I hope that you have a wonderful weekend with your friends and family and that you look at Labor Day as the beginning to other wonderful times we'll share over the next few months.Take a big deep breath of summer and settle in for those beautiful, golden Autumn days and those first "snugglin'-weather" nights. And, lest we forget, those TENNESSEE TITAN SUNDAYS!!!!!!!!!!!!

TIP: Check out Bar-B-Que tips under "GREAT RECIPES HERE" on the right.


Friday, August 8, 2008


Sometimes it can get so hot in the summers here in Tennessee that it's nearly unbearable to stand over a hot grill and cook. That's been the case here this summer on more than one occasion and when that happens and we just can't stand another night of lettuce or cold cuts, I start thinking about what's a great easy dish that can be on and off the stove in a matter of minutes without heating up the whole kitchen. Number one priority is that if I'm going to put any time into's gotta be good, just "easy" doesn't cut it here at the Schmidt House.

A good solution to that problem was this week when I decided to search my unlimited recipe source (the Internet) for a great sounding Barbecue Shrimp recipe. I had bought some quick frozen shrimp on our last sojourn to Sam's Warehouse and my palate hadn't stopped thinking of them since. I found many great recipes and I expect to be trying a few more in the very near future. The one I decided to try an award winning recipe from Commander's Palace (Las Vegas) and the house specialty. I am quite familiar with Commander Palace's culinary quests and the Brennan family's rightful place in food royalty. Ella Brennan did indeed give a little known chef by the name of Emeril Lagasse his first high profile cooking opportunity to helm her flagship restaurant in New Orleans. At the time, that was quite the risk of hiring a Yankee boy (Emeril is born and bred Falls River, MA), the Chef position in a landmark New Orleans kitchen.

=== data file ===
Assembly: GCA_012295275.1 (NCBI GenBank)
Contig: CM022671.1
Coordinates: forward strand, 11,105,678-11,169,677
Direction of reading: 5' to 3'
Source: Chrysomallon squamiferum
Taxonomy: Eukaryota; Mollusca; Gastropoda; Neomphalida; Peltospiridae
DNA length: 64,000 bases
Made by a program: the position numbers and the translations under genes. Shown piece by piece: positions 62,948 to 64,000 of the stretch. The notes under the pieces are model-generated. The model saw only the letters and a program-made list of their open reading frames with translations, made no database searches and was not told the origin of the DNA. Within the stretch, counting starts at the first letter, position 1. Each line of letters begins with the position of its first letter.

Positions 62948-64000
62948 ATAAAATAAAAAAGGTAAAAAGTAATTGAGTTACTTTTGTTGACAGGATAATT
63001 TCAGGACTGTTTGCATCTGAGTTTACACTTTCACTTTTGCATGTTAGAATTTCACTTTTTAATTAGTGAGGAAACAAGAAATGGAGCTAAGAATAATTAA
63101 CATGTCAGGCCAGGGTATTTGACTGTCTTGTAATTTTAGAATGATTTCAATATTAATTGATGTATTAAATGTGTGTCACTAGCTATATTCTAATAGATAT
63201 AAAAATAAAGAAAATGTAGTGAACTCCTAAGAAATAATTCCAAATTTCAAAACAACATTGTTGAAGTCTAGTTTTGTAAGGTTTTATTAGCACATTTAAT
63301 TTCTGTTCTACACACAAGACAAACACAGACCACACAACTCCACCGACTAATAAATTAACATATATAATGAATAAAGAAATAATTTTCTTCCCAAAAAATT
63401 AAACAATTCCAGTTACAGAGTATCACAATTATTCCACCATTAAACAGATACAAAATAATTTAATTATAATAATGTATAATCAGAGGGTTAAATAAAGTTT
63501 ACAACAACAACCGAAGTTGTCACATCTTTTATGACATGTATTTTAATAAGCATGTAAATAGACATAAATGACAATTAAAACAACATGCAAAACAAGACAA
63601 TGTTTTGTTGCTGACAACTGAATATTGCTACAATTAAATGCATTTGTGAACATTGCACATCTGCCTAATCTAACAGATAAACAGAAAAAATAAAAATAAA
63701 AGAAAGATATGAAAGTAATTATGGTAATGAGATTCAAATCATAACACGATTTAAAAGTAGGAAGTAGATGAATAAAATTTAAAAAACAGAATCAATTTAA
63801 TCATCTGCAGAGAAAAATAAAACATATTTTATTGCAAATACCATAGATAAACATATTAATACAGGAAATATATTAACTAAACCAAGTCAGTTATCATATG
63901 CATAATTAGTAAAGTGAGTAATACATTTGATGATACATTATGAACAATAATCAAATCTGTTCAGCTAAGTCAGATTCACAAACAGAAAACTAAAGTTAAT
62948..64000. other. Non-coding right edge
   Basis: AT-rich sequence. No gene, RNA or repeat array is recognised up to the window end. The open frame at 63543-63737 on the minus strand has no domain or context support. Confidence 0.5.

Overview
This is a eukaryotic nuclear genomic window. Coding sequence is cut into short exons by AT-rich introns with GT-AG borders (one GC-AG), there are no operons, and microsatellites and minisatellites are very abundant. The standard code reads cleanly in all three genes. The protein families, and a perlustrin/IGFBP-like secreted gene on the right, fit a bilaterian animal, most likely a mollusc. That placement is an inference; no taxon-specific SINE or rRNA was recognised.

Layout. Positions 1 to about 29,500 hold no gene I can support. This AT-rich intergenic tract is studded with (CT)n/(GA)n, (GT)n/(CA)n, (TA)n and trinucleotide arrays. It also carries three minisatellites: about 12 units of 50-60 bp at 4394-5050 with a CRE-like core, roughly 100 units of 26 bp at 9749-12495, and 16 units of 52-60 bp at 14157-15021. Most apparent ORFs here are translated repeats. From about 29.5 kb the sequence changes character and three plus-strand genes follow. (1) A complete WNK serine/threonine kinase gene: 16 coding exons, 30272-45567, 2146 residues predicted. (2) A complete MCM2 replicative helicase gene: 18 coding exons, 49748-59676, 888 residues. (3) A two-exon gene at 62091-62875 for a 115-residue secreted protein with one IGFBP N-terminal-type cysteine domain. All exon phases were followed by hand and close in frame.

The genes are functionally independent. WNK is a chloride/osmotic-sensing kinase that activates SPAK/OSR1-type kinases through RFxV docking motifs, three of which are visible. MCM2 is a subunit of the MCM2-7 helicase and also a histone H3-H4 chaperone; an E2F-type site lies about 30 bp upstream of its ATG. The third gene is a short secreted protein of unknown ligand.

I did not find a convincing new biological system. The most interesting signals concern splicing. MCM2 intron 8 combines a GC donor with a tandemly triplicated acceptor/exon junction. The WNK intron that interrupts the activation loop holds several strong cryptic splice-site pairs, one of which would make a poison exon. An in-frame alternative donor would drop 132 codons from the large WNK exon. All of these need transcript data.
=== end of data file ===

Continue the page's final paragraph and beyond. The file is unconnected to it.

Needless to say...the rest is culinary history and Ole Emeril and The Brennans have both faired quite nicely. I also followed Chef Jamie Shannon's acclaimed reign after Emeril. Jamie, from New Jersey, was the saucier under Emeril and was Executive Chef until his untimely death in 2001. I remember watching Jamie on the old "Great Chefs" cooking show on PBS. That was all I had to quench my cooking cravings till the Food Network finally hit Nashville. Those old "Great Chefs" shows are so dated now and the ones where "Andres" the lady with that Nawlin's drawl narrated them are as recognizable to me as The Andy Griffith theme song.

Let me get back on track here. Okay. I tried this recipe the other night and it was wonderful!! The trick and one I can't tell you how to do is "Do Not Overcook the Shrimp"! Just before you think it's done, remove the pan from heat and let residual heat do its thing. We had this dish with ...okay, I'll admit we had a salad with it, so much for my tired of lettuce remark, but this salad was elevated with some leftover chicken salad I had made the day before and some juicy tomatoes from our backyard. It was a very nice, easy, not too hot, quick and DELICIOUS supper. I hope you'll try this recipe. The ingredients may look intimidating, but I'll bet that if you do any cooking at all, you have most of these ingredients on hand. If you don't have the beer, use chicken stock with a teaspoon of creole or Dijon mustard mixed with it to give it some oomph.

For the 15 cloves of garlic, fresh is best, but you certainly can use the jarred minced garlic, about 2 TBS. Try this!


10- 15 count Gulf Shrimp, peeled and deveined , tail intact ( and head if you're a foodie)

2 TBS Creole seafood seasoning (Paul Prudhomme has a great one in the spice section)

2 TBS Olive oil

15 (yes, 15) garlic cloves minced

1 TBS fresh Rosemary, chopped ( DO not use stems)

3 TBS Hot sauce ( I used Louisiana Hot Sauce)

3 Whole lemons, juiced (must be fresh lemon juice)

3 TBS Worcestershire sauce

1/2 Cup Amber Beer (I used Abita Springs)